Reagan joins her best friend Delilah’s summer concert tour to escape some poor decisions and break some bad habits, finding romance and complication instead.
When Reagan finds herself attracted to soulful musician Matt, romance seems inevitable—but the record company has hired him to pose as Delilah’s wholesome boyfriend. Reagan and Matt are both good-hearted characters suffering from emotional wounds. A victim of dating violence (described dramatically but not graphically in flashback), Reagan finds curbing her reckless impulses surprisingly difficult. Matt is reeling from his mother’s death and struggling to define himself as a person and artist after the demise of his famous band. Luckily, both have the classic supportive friend in Delilah, who shores them up emotionally and encourages their romance—even as she struggles with the pressures of her increasing fame. These characters are predictable, and the happily-ever-after ending is really never in doubt, but romance fans will undoubtedly still enjoy the developing relationships. Lord also deserves credit for plausibly explaining the lack of adult supervision: Their chaperone, Delilah’s 26-year-old aunt, is distracted by her involvement with a new tour boyfriend. Even without adult supervision, Reagan and Matt’s physical relationship is passionate but, refreshingly, restrained.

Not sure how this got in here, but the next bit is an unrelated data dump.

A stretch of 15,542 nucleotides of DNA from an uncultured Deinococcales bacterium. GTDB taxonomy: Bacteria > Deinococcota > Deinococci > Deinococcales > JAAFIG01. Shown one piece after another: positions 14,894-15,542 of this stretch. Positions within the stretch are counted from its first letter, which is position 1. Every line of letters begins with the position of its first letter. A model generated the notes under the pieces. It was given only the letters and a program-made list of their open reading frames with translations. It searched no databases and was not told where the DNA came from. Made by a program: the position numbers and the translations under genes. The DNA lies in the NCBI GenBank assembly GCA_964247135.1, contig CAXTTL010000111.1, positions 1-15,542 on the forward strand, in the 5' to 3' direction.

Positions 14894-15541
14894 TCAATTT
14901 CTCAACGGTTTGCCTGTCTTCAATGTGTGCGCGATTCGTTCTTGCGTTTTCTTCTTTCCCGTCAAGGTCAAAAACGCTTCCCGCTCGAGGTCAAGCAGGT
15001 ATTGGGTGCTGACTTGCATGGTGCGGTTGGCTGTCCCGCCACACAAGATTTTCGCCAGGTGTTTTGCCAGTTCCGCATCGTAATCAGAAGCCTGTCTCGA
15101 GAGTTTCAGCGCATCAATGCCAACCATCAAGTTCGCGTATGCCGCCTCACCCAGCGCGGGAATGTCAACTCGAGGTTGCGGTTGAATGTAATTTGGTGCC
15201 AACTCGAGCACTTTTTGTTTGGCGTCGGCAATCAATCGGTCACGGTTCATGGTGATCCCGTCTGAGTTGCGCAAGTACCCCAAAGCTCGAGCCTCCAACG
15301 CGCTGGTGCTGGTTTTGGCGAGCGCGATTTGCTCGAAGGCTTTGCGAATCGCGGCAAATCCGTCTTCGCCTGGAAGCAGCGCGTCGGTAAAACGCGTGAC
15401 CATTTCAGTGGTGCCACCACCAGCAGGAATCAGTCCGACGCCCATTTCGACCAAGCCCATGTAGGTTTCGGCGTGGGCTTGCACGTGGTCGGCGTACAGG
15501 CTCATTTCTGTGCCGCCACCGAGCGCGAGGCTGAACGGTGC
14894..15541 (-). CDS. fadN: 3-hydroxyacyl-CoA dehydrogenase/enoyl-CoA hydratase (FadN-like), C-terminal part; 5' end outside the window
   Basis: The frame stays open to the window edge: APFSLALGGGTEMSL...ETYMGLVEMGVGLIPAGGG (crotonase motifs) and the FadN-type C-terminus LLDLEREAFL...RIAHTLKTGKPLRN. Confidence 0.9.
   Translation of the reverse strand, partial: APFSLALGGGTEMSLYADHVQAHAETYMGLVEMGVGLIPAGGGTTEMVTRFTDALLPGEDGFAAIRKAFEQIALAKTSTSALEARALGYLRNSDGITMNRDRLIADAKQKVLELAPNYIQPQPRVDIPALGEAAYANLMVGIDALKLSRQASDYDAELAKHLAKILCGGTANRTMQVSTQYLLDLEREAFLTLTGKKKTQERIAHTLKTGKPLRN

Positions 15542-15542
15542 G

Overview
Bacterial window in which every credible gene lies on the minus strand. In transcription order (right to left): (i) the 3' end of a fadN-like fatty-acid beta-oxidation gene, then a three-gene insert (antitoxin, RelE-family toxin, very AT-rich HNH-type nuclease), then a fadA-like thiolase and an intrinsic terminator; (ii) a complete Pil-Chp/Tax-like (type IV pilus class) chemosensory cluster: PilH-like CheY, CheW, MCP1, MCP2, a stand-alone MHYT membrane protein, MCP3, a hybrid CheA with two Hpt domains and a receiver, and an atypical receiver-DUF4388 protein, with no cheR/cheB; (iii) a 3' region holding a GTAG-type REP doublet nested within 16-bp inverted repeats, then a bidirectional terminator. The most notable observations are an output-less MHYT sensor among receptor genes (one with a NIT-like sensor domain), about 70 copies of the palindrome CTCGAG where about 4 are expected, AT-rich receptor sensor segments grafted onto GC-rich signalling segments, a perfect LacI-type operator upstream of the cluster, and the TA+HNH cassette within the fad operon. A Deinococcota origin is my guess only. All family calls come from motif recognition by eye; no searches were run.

Lord successfully adapts classic elements of adult romance novels into a love story gentle enough for younger readers. (Romance. 12-18)